During a five-year stretch from 2002 through 2007, the rapid influx of residential and commercial development in Davidson County came at the expense of losing 45 farms accounting for 9,000 acres.
That’s the background as Mayor Karl Dean begins a bold new open space master plan that aims at preserving 22,000 acres of public and private land over the next 25 years, an initiative the mayor announced Thursday at the Shelby Bottoms Greenway with dozens of environmentalists on hand.
“Open space is a proven way to drive economic development growth in a number of ways,” Dean said.
“People want to be in a place that’s exciting, that has a buzz around it,” he said. “They want to be somewhere that has clean air, greenways and parks where you can walk from place to place. That’s why you do an open space plan.”
Partnering with the non-profit The Land Trust of Tennessee, the hope is to use a combination of public and private tools to begin adding to Nashville’s pool of protected land, which currently sits at 58,000 acres, according to the land trust’s data. The open space plan is born out of a recommendation put forth by Dean’s environmental-driven Green Ribbon Committee.
“This is not going to be a plan that just sits on the shelf,” Dean pledged.
The mayor’s endeavor faces a major headwind: growth. Nashville’s population increased by 10 percent during the past decade, a spike felt most dramatically in southeast Davidson County via land-eating subdivisions.
“Our challenge is to determine what do we have in Davidson County and what we do not have in terms of our abilities and resources,” said Jeanie Nelson, the land trust’s president and executive director.
That 22,000-acre protection goal got off to a good start this week, with Metro finalizing an agreement to purchase the 135-acre Cornelia Fort Airpark to be adjoined to nearby Shelby Bottom in East Nashville. Final approval for the $1.2 million purchase will go before the Metro Council in the coming weeks. Private funds are also helping with its purchase. Metro has appraised the property to be worth $2.6 million
Dean said the airpark acquisition is a “good example of taking advantage of opportunities” to build Metro’s collection of open land. But it appears dedicated public dollars for the plan will come as they’re available.
“You’re going to have to respond to the market, respond to the availability of funds and remember what we’re talking about here is a public-private partnership,” Dean said. “We’re not saying that the Metropolitan government should pay for all the property. There needs to be significant private partnership.”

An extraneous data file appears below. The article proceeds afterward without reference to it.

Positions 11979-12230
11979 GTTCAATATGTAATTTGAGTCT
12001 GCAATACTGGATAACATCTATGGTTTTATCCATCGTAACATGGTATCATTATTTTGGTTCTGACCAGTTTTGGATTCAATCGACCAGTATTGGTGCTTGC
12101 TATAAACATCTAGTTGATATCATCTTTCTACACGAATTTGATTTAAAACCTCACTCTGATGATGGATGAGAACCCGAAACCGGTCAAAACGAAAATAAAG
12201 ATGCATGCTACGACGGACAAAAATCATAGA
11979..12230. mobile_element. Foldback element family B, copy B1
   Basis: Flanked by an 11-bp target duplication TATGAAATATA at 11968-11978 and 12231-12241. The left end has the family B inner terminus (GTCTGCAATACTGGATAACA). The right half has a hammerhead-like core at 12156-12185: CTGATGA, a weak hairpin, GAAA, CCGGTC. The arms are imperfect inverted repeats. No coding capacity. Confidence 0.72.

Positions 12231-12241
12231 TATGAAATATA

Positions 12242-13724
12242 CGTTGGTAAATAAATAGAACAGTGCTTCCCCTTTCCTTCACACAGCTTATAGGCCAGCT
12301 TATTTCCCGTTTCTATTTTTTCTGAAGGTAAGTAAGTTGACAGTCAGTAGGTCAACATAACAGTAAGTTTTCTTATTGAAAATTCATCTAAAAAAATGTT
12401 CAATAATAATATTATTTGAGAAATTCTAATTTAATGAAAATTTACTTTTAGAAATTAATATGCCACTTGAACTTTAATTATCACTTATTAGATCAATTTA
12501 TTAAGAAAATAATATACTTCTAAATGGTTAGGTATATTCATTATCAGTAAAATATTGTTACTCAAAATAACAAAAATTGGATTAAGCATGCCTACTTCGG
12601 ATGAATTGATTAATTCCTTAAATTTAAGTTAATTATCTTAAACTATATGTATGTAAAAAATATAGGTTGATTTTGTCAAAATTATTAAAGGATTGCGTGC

On the private end, Dean said that’s where the land trust comes into play. According to Nelson, compiling open space often comes in the form of conservation easements on a property owner’s piece of land. Others wish to donate land, she said.
The master plan has set out “four corners and nine bends” as points of emphasis throughout Davidson County, encompassing all the existing Metro parks, with hopes of adding to them.
Of the 22,000 protected acres, 3,000 of those are to be added to Metro’s park system over the next 10 years, with 3,000 more acres added by 2035.
More park space would put Nashville on par with some of its rival cities. Fifteen percent of Austin, Texas, consists of parks, and 5 percent of Charlotte, N.C., is parks. Parks make up only 3 percent of Nashville.
In addition, the hope is to privately conserve 3,000 acres of land within 10 years, and another 3,000 acres by 2035. The plan also seeks to protect 10,000 acres of land located within the county’s floodplain. Another goal is to enhance downtown's tree canopy.
Metro Councilman Erik Cole, whose district includes the newly purchased airpark, said the council and mayor have already set aside $5 million from the current capital spending budget to begin an “acquisition fund.” The key moving forward, he said, is to continue building private funds, the airpark acquisition serving as an example.
“The more private money we can raise, the more money stays in that acquisition fund, so we can get to other parts of the county,” Cole said. “The difficult thing is, it’s going to be hard to expand that fund any time soon with Metro money. I don’t think we’re going to have a massive capital plan this next year.”
Monette Rebecca, executive director of the Richland Creek Watershed Alliance, said it will take the “sustainable will of the people” to ensure the open space plan becomes a living document.
“The whole vision is wonderful,” Rebecca said. “But the devil is in the details.”